Efforts to raise the minimum age to purchase tobacco from 18 to 21 in Vermont came to a halt today. The Vermont House Human Service Committee emphatically rejected two different attempts to raise the minimum age to 21.
After brief discussions, the committee voted 11-0 against the measure in its basic form and the 10-1 against a law that would have raised the age to 21 with the exception of members of the military.
Dr. Harry Chen, the Vermont health commissioner, spoke against the proposed age increase, stating that other efforts to reduce smoking would be a better use of resources.
Vermont was one of five states with active legislation in the early 2014 session that could have raised the minimum age to purchase tobacco.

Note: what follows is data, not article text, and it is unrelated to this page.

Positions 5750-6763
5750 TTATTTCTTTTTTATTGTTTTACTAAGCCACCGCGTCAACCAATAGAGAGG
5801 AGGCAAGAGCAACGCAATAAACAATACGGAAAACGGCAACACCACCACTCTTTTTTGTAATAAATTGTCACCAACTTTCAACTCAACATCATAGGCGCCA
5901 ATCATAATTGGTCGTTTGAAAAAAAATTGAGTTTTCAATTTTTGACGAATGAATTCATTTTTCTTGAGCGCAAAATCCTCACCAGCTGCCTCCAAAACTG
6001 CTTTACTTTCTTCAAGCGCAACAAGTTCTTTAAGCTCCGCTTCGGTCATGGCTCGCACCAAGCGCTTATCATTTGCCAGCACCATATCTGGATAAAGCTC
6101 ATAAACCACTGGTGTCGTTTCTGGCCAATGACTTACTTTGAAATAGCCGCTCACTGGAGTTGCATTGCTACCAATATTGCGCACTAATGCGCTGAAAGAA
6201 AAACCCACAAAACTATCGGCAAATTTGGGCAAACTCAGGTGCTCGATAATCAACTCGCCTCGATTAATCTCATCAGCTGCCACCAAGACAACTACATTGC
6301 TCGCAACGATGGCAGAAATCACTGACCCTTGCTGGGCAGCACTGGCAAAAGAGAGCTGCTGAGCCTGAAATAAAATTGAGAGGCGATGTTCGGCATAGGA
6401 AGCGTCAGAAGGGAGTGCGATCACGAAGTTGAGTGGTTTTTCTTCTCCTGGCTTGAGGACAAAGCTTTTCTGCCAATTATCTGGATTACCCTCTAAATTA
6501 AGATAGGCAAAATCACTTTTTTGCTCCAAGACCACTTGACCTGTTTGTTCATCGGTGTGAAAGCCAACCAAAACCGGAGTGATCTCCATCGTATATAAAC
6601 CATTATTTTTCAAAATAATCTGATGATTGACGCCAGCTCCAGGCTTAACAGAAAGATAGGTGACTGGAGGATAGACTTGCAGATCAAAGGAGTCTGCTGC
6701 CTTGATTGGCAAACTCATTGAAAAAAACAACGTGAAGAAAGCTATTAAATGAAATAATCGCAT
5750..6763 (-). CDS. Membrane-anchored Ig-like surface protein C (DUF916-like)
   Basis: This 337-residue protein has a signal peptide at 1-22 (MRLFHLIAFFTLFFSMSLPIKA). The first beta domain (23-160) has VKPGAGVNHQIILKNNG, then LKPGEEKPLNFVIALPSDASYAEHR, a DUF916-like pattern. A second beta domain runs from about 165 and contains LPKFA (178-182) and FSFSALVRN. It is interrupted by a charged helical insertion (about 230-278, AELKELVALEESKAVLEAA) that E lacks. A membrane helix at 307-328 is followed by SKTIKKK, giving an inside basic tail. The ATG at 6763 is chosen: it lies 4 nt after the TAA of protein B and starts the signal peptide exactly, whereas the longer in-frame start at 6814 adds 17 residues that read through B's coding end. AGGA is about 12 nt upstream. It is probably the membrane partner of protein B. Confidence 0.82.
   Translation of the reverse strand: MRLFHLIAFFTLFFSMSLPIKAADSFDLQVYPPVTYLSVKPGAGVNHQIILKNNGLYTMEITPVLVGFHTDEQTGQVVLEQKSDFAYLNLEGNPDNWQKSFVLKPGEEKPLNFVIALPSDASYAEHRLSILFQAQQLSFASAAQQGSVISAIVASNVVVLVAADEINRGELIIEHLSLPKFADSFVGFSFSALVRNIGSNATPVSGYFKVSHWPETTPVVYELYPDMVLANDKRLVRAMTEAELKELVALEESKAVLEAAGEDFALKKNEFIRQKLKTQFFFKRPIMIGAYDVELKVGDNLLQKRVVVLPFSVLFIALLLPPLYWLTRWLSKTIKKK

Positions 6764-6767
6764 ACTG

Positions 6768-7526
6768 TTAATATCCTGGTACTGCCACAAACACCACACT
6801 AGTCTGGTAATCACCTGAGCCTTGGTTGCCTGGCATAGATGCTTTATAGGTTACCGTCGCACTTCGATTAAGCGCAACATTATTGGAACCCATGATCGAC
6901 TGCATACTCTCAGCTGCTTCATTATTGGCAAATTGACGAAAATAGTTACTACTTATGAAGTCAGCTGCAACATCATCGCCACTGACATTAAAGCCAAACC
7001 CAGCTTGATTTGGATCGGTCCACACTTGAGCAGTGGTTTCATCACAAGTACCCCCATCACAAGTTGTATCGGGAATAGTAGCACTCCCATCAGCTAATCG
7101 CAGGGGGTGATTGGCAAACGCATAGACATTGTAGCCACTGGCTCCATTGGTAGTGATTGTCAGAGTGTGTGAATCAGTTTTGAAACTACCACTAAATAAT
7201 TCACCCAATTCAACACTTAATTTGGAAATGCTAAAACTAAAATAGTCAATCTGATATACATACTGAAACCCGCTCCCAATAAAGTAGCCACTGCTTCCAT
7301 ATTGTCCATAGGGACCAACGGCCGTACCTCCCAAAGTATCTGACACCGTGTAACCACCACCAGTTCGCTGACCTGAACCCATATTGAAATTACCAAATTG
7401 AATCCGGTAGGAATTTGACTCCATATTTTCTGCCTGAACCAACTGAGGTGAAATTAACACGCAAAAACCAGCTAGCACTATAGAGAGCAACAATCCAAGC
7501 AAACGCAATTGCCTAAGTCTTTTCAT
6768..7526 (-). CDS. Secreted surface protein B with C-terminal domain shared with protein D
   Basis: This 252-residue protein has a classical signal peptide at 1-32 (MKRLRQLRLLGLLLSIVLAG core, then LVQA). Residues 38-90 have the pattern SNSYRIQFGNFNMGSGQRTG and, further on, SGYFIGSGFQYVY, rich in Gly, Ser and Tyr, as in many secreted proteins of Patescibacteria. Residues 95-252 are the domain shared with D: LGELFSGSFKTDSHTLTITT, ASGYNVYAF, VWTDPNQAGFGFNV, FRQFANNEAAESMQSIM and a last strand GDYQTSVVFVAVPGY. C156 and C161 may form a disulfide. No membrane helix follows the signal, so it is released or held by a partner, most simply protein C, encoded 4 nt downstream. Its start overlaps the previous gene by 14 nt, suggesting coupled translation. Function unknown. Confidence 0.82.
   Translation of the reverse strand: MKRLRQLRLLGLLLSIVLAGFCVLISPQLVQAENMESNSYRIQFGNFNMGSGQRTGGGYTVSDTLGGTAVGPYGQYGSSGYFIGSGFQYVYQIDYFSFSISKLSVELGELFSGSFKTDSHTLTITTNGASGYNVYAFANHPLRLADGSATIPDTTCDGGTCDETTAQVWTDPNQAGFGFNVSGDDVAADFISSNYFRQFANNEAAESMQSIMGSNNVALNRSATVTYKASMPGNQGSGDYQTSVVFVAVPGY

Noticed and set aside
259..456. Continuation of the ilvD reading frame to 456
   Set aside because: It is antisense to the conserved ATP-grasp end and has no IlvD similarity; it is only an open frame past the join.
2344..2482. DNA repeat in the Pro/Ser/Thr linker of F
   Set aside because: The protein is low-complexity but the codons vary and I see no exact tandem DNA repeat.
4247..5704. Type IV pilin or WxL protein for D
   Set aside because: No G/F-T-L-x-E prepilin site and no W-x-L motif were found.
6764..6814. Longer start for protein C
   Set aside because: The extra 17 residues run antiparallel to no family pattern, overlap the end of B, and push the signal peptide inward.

A group of bipartisan representatives introduced H.616 in January after Rep. George Till, D-Chittenden, tried to add an amendment onto a separate bill that would have raised the minimum age to 21. Till dropped the amendment after House Democratic leadership promised to take up the age increase in its own piece of legislation, thus H.616 was born.
Earlier this month, discussion on the bill was halted, but Friday serves as an effective deadline for legislation to get out of committee, hence the Tuesday vote.
Last week, the Utah Senate voted down its state’s version of an age increase. Currently, Colorado, Hawaii and Maryland have similar pieces of legislation proposed.